You dropped out of Weezer at the height of success. There are some accounts out there, but in your own words, what happened?
Well … I left Weezer for a number of reasons, and naturally, most of them are complicated. Without getting too into it (or hurting anyone’s feelings, or getting anyone angry), the main reason is that I became very sick. I have bipolar disorder, or manic depression, as they used to call it. And I wasn’t diagnosed with it until after I had left the band. When medicated, like I am now, it’s a very difficult disease to live with. But when you’re not medicated, and you don’t even know you have it, life becomes a complete nightmare. I lived most of my life this way.
To complicate matters even more, I was doing an enormous amount of drugs on top of it. The kind of mega-success we were experiencing when our album came out didn’t exactly put anything in perspective for me. In one month, we had played on Saturday Night Live, the MTV Movie Award, had a private jet flying us around, and our album had sold over a million copies. But by the end of a sold-out European tour, I had lost about 70 pounds, and could barely function. One week later we played the Tonight Show.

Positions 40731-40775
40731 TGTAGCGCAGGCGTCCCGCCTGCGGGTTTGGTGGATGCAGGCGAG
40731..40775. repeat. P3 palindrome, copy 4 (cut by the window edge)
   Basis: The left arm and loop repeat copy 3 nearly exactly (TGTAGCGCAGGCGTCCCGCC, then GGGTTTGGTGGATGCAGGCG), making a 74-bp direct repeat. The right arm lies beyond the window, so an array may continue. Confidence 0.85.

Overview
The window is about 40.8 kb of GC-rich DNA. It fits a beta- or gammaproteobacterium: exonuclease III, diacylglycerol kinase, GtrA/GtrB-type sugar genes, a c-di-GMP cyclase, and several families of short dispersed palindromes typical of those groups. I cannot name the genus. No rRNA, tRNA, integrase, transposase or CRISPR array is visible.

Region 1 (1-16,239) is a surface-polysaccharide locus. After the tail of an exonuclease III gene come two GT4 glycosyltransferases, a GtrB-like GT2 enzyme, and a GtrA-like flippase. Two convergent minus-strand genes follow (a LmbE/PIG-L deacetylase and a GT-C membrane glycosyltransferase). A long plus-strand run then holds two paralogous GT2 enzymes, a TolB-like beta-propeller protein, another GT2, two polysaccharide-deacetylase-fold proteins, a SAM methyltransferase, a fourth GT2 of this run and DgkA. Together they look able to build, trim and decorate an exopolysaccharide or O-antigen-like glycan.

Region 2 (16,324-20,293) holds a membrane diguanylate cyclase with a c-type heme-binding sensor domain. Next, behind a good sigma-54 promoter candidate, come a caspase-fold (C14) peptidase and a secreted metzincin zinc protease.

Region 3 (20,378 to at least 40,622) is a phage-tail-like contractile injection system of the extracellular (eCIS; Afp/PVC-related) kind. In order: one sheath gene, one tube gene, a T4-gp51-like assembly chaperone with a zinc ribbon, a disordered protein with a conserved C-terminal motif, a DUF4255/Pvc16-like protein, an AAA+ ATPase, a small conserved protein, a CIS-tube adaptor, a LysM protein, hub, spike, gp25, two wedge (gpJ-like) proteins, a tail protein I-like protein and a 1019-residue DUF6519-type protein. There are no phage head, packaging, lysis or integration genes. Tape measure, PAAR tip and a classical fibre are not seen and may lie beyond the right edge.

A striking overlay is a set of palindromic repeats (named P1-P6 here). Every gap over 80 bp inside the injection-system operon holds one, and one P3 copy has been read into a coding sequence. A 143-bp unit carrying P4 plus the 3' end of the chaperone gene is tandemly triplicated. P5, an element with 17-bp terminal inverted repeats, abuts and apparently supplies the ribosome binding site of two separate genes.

A week later I tried to commit suicide, and was subsequently locked up in a psychiatric hospital. While I was recovering, I decided that I didn’t want that life anymore, that we had pretty much done it all, anyway. I had visions of painting, of being a real artist. So I went my own way and followed my vision.
Do you like the term “outsider art”? What does it mean to you?
I suppose it’s all right, that term. As far as placing self-taught artists in a certain context, I guess it works, although the few “outsider artists” I know of (myself included) more or less show their work at the same galleries as artists who have had formal training. So in that regard, it’s somewhat meaningless.
I can only speak for myself, and as someone who has bipolar disorder I do believe that the symptoms that make up the disease can contribute greatly to my work. On the mania end of things, I feel that it can definitely heighten my senses and keep me in touch with the bits of energy that are floating around — I’m able to grab them and use them when I’m painting. On the other hand, the severity of the depressions that I have to live with — debilitating depressions that leave me unable to function — completely destroy any chance I have of creating work. But when I come out of them, I feel again like my senses are heightened, that I “feel” more than other people. I believe that these things can contribute dramatically to creating art.
Your work has started moving into an abstract realm. What prompted the change?